Separation anxiety is a normal part of child development. Although children can experience separation anxiety at any age in the early years, it is most common in children between one and three years of age. Separation anxiety can be challenging and stressful for children, parents, and caregivers, but with the right tools, you can help families navigate and ease the burden of separation anxiety. In the following guide, we discuss several ways you can alleviate separation anxiety as a childcare provider.
Know Your Role
First, it’s important to know your role. Parents ultimately take on the primary role in handling their child’s separation anxiety, and each family will walk through this process differently. However, you can take on a supportive role and encourage parents in their efforts to ease the pain of separation in their young child. Your supportive role is an essential part of parents learning how to entrust their child into the capable hands of a caregiver, as well as the child learning that he or she will be okay without Mommy or Daddy with them. By offering support, encouragement, and practical suggestions, you can make this obstacle easier on the families you serve.
Encourage Good-Bye Rituals
One of the ways you can help families overcome separation anxiety is by encouraging a good-bye ritual. Some childcare providers have a special window designated for blowing kisses and waving good-bye to parents. Others encourage parents to use special good-bye words that create a bonding moment between parent and child. It can take several weeks to establish a good-bye ritual, but having one may be especially helpful for easing separation anxiety.
Make It Short and Sweet
How long parents and children take to say good-bye at drop-off time is ultimately up to the parents, but you can encourage them to make it short and sweet. Prolonging the good-bye and sticking around only delays the inevitable, and the child can become emotionally exhausted as they anticipate the eventual departure of the parent. This can make the anxiety worse and the child more difficult to calm down. The shorter the good-bye, the better.
You want children to learn that daycare is actually a fun place to be! Use distractions upon the child’s arrival to help them adjust to their new surroundings. Show the child a toy you think he may like. Carry the toddler to the window overlooking the playground. Describe what a fun day you will have together. These comfort measures may provide enough distraction to soften the sting of separation as Mom or Dad says good-bye.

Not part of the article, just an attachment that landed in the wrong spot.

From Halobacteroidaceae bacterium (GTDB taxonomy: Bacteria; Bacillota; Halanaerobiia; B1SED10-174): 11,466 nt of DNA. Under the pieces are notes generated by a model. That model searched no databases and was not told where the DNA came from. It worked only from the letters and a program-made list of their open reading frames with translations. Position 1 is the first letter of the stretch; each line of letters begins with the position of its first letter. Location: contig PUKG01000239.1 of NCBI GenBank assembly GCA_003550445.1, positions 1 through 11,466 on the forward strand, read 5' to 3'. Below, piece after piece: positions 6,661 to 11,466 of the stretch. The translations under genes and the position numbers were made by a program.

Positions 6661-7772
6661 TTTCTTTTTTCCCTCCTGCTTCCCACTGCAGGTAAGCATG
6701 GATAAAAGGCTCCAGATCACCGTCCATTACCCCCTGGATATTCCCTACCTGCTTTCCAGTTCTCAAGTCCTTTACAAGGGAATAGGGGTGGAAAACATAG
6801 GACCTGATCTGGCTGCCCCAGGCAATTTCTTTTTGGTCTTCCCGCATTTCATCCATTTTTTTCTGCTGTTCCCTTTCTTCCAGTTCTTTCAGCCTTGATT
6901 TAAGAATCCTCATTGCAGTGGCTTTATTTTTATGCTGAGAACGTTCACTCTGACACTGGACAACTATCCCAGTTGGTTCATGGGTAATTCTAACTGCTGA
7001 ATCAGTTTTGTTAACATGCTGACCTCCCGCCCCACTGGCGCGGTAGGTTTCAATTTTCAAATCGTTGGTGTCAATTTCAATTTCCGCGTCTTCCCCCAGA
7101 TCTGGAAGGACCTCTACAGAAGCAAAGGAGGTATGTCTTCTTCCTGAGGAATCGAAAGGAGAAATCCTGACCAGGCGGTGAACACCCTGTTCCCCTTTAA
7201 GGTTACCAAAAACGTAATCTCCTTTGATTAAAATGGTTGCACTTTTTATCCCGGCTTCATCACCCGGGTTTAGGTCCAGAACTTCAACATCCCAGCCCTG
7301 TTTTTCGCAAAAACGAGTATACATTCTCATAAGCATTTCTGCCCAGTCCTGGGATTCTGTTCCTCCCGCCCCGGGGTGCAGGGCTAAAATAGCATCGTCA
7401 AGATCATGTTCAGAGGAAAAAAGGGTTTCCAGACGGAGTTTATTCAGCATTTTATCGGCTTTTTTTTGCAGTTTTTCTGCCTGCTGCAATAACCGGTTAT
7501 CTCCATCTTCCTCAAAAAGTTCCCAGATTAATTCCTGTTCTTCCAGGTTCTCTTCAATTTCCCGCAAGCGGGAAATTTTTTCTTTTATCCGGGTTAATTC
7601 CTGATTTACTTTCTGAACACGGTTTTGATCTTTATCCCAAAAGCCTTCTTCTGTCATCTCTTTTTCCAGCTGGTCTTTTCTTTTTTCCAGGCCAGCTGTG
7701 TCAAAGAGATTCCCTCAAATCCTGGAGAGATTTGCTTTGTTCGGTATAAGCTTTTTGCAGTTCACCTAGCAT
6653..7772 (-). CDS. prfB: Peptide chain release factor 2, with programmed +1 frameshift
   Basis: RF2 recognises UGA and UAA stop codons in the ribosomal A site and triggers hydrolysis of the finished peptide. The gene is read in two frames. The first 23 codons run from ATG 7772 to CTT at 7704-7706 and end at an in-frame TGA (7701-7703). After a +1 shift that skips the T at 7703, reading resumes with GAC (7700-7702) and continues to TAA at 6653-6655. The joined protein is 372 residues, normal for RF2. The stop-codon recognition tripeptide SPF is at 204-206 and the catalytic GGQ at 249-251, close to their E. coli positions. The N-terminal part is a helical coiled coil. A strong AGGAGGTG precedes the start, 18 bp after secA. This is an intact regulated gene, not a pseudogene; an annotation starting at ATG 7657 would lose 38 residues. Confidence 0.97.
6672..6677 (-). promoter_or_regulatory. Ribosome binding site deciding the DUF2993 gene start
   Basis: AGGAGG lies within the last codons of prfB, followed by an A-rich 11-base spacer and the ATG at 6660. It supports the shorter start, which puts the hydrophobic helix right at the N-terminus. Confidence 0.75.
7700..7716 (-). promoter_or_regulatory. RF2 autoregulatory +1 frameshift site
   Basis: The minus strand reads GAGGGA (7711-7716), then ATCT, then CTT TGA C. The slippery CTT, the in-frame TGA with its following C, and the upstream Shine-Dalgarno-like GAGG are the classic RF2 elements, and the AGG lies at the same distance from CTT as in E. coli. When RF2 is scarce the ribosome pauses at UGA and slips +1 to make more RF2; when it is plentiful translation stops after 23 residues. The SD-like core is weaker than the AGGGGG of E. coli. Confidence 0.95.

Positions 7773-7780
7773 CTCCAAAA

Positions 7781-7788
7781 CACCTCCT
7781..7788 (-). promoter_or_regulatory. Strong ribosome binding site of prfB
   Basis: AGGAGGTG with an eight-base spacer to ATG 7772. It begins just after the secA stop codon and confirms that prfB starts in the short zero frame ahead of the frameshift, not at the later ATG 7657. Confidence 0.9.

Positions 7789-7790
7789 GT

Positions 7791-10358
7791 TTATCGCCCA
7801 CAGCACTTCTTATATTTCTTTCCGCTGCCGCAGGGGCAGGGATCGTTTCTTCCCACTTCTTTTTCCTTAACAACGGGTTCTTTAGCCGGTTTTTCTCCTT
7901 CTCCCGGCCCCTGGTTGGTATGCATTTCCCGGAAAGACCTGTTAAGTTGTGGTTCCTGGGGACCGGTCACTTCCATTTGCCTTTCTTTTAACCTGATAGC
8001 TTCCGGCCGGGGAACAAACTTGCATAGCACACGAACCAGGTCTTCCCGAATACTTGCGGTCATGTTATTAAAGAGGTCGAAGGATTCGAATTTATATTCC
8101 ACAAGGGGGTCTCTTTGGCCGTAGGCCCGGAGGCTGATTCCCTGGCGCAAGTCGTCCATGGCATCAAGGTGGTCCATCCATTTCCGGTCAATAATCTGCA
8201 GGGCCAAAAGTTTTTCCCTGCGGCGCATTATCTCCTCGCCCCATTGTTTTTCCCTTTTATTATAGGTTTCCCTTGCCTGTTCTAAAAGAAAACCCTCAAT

Suggest a Comfort Object
A special stuffed animal, blanket, or toy which the child brings to daycare and keeps with her at all times can help her carry a little piece of “home” and “Mommy and Daddy” with her throughout the day. Parents can send their child to daycare with love and kisses shared with a favorite comfort object. Having such an item handy can also make nap times easier!
Communicate with Parents
As we have already discussed, separation anxiety is tough on everyone—the child, parents, and caregiver. Keep the lines of communication open with parents during this challenging time. Be available for parents who call to check in to see how their child is doing. Be honest with them about how everything goes after drop-off time. Many times, a parent who agonizes over the possibility of their child being unable to calm down without them is comforted to know the crying stopped a minute or two after Mom or Dad left.
Emphasize a Morning Routine
Again, parents will need to take the initiative with this one, but you can encourage them to establish a morning routine before daycare. Children thrive on routines, so the more parents can create a predictable morning routine, the easier it will be to make the transition from home to daycare with less tears and trauma. Suggest a regular routine for bedtime and wake-up, breakfast and getting ready, morning quality time between parent and child, and drive time to daycare. It can really help children who find childcare a “shock” to become more at ease with the change of caregiver.
Finally, one of the best ways you can help families navigate separation anxiety is by being positive. Children need their caregivers to exude a friendly, loving, confident, and positive attitude that demonstrates safety, warmth, and nurture. Help little ones and their parents take your lead by showing them “Everything is okay here, and we are going to have a great day.” Emotions are contagious, and many times a child will mirror what he observes in the adults around him. Encourage parents to do the same to help emphasize a positive experience for all.
We hope these practical suggestions will help you and the families you serve navigate the normal phase of separation anxiety at your early learning center.
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